• Finalized: -50 tCO2/year,
    • Planned: -250 tCO2/year

Scope 2 – Wind turbine:

  • Quantification: -454 tCO2/year (2022)

Scope 3 – Production of biogas

  • Quantification: + 250 tCO2/year

Scope 3 – Solar panels:

  • Finalized: + 8 tCO2/year
  • Planned: + 40 tCO2/year

Scope 3 – Wind turbine:

  • Quantification : + 20 tCO2/year

Avoided Emissions – Biogas: emissions avoided by the farmer :

  • Quantification : – 1144 tCO2 / year

Before the project, the Milmort site used 48,371 MWh of energy per year:
– 21,376 MWh of fossil energy (Natural gas; EF = 0.227 tCO2/MWh LCV) per year for the heating of the buildings and the heat requirements of the industrial processes
– 26,995 MWh of electricity taken from the Belgian network (EF = 0.277 tCO2/MWh) Namely, CO2 emissions of 12,330 tCO2/year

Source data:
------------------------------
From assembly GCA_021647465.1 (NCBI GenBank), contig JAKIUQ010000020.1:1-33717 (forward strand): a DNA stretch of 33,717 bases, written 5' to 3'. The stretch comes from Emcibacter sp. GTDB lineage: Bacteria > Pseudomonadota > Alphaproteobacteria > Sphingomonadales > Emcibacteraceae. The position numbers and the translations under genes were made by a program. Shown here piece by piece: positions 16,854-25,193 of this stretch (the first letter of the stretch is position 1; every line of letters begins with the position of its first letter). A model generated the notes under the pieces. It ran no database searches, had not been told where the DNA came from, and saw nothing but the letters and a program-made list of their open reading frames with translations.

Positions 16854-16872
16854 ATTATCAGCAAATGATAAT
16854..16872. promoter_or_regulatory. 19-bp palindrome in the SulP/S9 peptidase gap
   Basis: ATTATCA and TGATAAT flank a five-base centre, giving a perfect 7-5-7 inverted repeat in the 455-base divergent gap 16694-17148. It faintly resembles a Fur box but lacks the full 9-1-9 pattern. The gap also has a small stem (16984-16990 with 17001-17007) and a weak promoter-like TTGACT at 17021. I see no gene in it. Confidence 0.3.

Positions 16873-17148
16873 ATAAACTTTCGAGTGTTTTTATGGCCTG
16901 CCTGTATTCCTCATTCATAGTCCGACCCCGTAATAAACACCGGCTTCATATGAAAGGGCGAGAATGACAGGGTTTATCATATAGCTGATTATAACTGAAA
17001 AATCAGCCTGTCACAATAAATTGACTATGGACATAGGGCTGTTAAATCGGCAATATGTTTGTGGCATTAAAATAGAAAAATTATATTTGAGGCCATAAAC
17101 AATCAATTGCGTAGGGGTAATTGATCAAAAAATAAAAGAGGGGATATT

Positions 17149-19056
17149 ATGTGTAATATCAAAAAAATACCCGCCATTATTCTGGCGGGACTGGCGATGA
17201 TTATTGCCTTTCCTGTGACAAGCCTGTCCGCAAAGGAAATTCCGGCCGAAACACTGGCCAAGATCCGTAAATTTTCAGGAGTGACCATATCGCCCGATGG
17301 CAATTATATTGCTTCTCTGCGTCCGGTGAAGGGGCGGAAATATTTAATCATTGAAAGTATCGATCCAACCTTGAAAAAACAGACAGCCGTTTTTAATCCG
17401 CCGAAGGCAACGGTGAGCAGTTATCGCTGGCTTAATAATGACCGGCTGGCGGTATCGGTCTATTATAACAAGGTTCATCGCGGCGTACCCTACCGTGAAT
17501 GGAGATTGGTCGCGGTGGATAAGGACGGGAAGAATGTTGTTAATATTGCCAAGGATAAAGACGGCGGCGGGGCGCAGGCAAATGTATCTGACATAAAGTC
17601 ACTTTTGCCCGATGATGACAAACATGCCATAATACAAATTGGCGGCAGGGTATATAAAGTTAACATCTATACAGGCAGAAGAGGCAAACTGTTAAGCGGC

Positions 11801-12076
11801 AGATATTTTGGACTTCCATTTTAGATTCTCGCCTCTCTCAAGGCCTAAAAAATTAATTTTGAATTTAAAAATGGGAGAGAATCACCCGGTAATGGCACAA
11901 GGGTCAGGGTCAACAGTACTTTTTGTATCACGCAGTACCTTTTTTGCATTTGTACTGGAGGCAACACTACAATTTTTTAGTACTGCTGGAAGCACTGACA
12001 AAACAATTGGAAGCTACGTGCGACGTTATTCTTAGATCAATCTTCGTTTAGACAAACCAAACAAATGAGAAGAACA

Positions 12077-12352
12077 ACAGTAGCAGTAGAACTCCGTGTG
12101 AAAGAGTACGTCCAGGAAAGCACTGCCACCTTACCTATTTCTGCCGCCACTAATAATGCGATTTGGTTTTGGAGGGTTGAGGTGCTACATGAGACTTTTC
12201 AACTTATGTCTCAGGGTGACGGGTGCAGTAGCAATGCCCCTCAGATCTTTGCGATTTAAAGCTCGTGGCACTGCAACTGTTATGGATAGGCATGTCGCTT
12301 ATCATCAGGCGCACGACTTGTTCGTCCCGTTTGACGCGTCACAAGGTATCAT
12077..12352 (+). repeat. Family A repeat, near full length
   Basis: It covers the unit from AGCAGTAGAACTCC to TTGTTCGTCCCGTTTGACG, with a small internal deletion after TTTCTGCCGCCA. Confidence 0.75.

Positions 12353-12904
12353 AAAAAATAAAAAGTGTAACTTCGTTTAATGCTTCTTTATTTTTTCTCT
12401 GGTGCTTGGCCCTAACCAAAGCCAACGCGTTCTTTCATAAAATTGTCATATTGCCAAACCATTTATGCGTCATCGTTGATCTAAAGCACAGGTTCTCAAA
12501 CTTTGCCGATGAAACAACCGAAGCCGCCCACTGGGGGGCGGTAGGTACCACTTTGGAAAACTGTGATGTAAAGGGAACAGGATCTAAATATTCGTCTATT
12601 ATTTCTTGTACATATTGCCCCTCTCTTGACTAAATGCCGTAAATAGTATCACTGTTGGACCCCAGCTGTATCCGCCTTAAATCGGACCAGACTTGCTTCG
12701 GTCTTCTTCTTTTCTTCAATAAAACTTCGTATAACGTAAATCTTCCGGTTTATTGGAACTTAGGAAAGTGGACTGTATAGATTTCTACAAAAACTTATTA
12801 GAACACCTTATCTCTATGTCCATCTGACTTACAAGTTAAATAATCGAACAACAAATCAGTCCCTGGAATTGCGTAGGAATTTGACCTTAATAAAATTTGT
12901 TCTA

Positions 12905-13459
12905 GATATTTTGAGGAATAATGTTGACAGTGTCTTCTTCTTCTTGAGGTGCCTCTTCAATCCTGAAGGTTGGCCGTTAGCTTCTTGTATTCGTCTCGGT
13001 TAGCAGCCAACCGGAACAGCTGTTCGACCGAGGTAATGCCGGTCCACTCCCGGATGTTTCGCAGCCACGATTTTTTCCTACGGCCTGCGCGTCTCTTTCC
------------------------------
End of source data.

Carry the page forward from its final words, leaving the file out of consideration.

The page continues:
The project covers these energy needs (considered to be equal to the pre-project situation)
– 10,400 MWh of biogas (EF = 0.024 tCO2/MWh LCV) per year for heating and the heat requirements of the industrial processes
– 7,200 MWh of electricity generated from cogeneration (EF = 0 tCO2/MWh, in the case of cogeneration, the EF is applied to heat)
– 1,080 MWh of electricity generated from solar panels (EF = 0.045 tCO2/MWh)
– 2,000 MWh of electricity generated from the wind turbine (EF = 0.010 tCO2/MWh)

This results in an improvement in CO2 emissions of around 4,890 tCO2/year

Key points

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Invested amount

1400 k€

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Starting date of the project